Inspired by the terrific Mannion brothers, Padraic and Cathal, Ahascragh/Fohenagh also possessed the better team-work as they made a mockery of their pre-match odds of 3/1. All over the field, they hurled with an intensity and maturity which Lismore couldn’t cope with, and the seven-point margin at the finish proved an accurate reflection of the gulf between the teams.

Having taken two attempts to get the better of Ballyhaunis of Mayo in the Connacht final, Ahascragh/Fohenagh did have something to prove despite a long-awaited breakthrough in Galway, but they simply thrived in Sunday’s new surroundings and, clearly, have improved significantly since last winter.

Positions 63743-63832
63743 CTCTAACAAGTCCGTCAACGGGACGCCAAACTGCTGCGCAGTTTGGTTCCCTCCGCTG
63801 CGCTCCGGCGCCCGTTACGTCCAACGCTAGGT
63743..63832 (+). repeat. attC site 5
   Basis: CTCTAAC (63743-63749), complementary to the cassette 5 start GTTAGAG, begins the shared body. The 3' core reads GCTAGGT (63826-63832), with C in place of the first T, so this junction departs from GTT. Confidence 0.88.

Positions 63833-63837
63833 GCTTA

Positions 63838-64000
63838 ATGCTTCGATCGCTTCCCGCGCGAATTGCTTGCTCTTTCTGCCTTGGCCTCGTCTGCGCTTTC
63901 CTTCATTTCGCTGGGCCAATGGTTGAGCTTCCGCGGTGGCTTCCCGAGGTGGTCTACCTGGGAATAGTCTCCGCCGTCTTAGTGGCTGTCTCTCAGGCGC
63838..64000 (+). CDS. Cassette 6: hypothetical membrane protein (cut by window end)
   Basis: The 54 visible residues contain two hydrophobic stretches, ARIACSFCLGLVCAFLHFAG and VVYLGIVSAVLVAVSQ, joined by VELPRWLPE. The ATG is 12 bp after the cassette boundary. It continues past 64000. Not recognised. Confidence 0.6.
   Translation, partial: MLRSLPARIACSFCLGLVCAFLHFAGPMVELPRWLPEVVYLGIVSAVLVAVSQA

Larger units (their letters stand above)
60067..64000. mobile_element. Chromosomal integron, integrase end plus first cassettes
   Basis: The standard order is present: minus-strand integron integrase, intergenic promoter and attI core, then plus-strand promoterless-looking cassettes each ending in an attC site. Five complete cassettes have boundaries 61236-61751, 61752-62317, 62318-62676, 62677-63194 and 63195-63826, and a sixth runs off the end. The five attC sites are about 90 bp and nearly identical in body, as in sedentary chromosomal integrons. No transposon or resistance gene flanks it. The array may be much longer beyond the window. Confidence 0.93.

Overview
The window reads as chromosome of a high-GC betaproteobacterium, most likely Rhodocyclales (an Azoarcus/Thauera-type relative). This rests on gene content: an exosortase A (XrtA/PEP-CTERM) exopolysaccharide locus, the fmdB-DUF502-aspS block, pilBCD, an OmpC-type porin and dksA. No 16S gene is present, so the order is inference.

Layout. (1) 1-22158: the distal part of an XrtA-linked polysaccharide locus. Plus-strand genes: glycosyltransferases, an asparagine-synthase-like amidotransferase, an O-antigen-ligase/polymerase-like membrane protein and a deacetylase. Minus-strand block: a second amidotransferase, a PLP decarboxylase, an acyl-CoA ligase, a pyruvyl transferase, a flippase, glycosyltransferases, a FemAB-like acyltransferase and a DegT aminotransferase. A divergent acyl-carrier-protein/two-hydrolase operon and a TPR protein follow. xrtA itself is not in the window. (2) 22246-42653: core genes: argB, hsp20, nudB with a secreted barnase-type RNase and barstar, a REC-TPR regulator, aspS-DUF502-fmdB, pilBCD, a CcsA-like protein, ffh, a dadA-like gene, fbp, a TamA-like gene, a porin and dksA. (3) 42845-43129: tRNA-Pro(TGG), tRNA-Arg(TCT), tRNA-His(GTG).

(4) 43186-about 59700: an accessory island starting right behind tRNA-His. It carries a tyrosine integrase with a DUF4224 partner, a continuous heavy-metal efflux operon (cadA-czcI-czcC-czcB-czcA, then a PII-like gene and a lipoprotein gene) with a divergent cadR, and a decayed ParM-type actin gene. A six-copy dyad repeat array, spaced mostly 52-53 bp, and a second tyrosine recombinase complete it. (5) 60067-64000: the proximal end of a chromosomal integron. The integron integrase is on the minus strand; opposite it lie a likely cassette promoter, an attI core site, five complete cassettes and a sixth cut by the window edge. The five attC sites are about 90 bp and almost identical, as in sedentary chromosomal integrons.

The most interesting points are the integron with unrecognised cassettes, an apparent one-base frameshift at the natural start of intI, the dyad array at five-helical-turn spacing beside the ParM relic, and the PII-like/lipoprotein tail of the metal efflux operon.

This triumph represented a tremendous victory for the players and the Willie Dilleen led management team. They hit the ground running, never dropped their levels of concentration and produced bouts of really quality hurling which rocked the Waterford men.

Naturally, the individual fortunes of Ahascragh/Fohenagh’s county players, Paderaic and Cathal Mannion, was going to have a big influence on the outcome, and both were in the zone from the off. Centre back Padraic was simply brilliant in the opening-half, while Cathal finished with a dozen points to his name, including four glorious efforts from play.